Associate Professor, Art HistoryEmail
Office hours: Tuesday and Friday 9:00-11:00am Fayerweather 311 & ZOOM ON DEMAND
I study the theological, philosophical, and scientific ideas that informed the creative decisions of artists living in eastern and western medieval cultures from the third to fifteenth centuries. Recent and forthcoming publications explore the intersection of art and science manifest by astronomical and philosophical illuminated manuscripts. Primary research interests include Carolingian manuscript illumination and late-Gothic painting at the Bohemian court in Prague.
My first book project, Saving Science: Capturing the Heavens in Carolingian Manuscripts will be available from Pennsylvania State University Press by January 2017. In that volume, I examine the complex processes of inspiration and acculturation at play in one luxury copy of an illustrated astronomical encyclopedia referred to as the Handbook of 809, assessing the significance of classically inspired, celestial imagery for a ninth-century Frankish prelate such as Bishop Drogo of Metz. In addition, the book offers a revisionist approach to the study of early medieval astronomical manuscripts, grounding the discussion in the various forms of artistry on display in medieval books. This project has benefited from generous financial support, including numerous grants from the University of Virginia, assistance from the Millard Meiss Publication Fund of the College Art Association, and a Samuel H. Kress Foundation Research Grant conferred in conjunction with the International Center of Medieval Art. A related essay, "Classical constellations in Carolingian codices: investigating the celestial imagery of Madrid, Biblioteca Nacional, MS 3307," appeared in an anthology from Ashgate, Negotiating Secular and Sacred in Medieval Art: Christian, Islamic, and Buddhist.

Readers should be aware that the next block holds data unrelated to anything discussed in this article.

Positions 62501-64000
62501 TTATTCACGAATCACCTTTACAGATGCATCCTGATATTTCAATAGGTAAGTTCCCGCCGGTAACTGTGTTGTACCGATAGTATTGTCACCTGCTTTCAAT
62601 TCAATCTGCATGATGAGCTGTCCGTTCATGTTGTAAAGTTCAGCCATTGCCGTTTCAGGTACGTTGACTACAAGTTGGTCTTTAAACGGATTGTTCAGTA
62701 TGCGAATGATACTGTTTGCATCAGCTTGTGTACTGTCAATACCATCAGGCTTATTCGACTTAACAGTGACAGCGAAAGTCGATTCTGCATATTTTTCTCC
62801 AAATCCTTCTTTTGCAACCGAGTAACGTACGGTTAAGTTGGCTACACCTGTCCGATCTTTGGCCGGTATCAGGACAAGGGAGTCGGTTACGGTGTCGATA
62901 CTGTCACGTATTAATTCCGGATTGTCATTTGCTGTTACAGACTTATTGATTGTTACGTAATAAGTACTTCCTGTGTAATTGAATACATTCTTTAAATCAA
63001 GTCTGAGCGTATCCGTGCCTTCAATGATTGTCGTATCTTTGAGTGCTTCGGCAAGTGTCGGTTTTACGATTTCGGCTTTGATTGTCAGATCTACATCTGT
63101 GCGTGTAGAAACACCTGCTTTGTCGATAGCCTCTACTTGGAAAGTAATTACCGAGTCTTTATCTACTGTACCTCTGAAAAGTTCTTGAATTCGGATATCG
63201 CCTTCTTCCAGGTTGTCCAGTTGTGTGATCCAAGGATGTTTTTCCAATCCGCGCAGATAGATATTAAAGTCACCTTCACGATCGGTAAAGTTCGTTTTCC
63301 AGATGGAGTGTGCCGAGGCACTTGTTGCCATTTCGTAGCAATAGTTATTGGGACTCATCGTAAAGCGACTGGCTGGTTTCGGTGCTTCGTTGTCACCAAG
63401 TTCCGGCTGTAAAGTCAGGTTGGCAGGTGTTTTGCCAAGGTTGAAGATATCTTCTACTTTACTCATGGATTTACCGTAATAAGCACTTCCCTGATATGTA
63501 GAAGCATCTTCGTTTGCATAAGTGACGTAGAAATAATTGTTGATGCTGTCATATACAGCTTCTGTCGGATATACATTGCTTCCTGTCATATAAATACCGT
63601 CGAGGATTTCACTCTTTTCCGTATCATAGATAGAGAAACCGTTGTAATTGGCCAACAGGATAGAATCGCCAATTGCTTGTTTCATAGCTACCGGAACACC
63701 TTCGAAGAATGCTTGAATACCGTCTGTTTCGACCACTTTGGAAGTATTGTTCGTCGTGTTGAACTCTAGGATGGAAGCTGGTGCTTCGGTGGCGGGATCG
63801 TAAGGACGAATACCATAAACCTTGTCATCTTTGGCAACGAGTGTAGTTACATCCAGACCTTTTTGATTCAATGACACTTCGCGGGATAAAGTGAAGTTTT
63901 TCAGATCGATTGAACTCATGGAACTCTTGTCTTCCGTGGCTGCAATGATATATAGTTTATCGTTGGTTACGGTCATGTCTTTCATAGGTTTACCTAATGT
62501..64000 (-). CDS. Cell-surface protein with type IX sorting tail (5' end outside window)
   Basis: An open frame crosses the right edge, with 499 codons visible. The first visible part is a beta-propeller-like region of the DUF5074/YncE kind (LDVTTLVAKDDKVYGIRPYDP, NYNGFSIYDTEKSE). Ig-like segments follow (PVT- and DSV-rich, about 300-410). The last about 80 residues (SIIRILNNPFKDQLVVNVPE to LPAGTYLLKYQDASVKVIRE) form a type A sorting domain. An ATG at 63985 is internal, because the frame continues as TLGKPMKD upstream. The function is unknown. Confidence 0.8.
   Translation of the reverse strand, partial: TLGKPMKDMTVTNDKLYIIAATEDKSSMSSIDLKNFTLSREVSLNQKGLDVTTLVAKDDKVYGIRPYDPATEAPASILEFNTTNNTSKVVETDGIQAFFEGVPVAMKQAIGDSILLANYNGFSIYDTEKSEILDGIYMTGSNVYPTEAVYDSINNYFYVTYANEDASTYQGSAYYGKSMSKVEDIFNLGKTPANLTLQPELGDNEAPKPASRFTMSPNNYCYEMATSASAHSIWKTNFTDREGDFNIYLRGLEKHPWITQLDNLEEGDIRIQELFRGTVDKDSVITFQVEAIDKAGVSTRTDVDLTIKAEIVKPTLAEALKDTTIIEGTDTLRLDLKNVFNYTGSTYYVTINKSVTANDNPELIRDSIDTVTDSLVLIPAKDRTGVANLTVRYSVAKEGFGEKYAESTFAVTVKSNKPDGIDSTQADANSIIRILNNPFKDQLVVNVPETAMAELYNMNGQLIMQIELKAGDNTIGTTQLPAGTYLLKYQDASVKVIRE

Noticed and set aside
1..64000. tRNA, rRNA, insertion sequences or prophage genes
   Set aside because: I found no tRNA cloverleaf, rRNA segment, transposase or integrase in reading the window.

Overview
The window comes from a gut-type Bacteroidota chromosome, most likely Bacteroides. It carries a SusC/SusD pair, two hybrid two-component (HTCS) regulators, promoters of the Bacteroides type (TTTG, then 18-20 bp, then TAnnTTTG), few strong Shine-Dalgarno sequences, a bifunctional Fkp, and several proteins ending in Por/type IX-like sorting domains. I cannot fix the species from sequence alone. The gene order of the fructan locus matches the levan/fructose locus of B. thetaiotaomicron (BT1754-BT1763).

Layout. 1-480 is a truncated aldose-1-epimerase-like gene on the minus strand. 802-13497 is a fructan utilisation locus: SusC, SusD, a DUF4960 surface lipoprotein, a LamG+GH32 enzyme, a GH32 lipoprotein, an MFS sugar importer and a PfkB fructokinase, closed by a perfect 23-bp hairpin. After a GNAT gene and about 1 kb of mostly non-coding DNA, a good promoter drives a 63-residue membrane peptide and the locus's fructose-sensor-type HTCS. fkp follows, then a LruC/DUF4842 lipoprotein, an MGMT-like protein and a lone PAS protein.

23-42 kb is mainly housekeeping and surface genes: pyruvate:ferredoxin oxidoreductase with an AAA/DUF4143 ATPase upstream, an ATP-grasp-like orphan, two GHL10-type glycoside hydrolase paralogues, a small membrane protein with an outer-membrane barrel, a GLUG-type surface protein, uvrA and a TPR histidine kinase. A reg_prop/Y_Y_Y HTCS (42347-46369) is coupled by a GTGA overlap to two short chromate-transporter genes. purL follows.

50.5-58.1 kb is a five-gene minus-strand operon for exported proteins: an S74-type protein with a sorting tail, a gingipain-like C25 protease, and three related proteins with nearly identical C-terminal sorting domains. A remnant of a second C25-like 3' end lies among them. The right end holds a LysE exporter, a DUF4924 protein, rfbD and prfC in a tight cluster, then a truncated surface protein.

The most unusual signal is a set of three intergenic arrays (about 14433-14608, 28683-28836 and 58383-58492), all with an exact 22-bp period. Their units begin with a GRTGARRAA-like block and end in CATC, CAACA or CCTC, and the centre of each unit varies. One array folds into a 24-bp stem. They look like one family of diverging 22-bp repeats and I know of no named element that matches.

A second book project presently underway, Signs of Power: Astrology, Cosmology, and Philosophy in Late Medieval Prague, celebrates late medieval illuminated manuscripts devoted to astrology, astronomy, cosmology, and technology, which during a period of crisis for Wenceslas IV of Bohemia, arose like alchemical gold from the ashes. Two recent essays representative of these interests include, "Reading the Heavens: Revelation and Reification in the Astronomical Anthology for Wenceslas IV," Gesta 53.1 (2014), and "'So that you can understand this better': Art, Science, and Cosmology for Courtiers in William of Conches' Dragmaticon Philosophiae," Diagramm und Text, Diagrammatische Strukturen und die Dynamisierung von Wissen und Erfahrung, Überstorfer Colloquium 2012, ed. by Eckart Conrad Lutz, Vera Jerjen, and Christine Putzo (Wiesbaden: Reichert Verlag, 2014). The book, Signs of Power, is being drafted during the 2015-16 academic year at the Institute for Advanced Study in Princeton.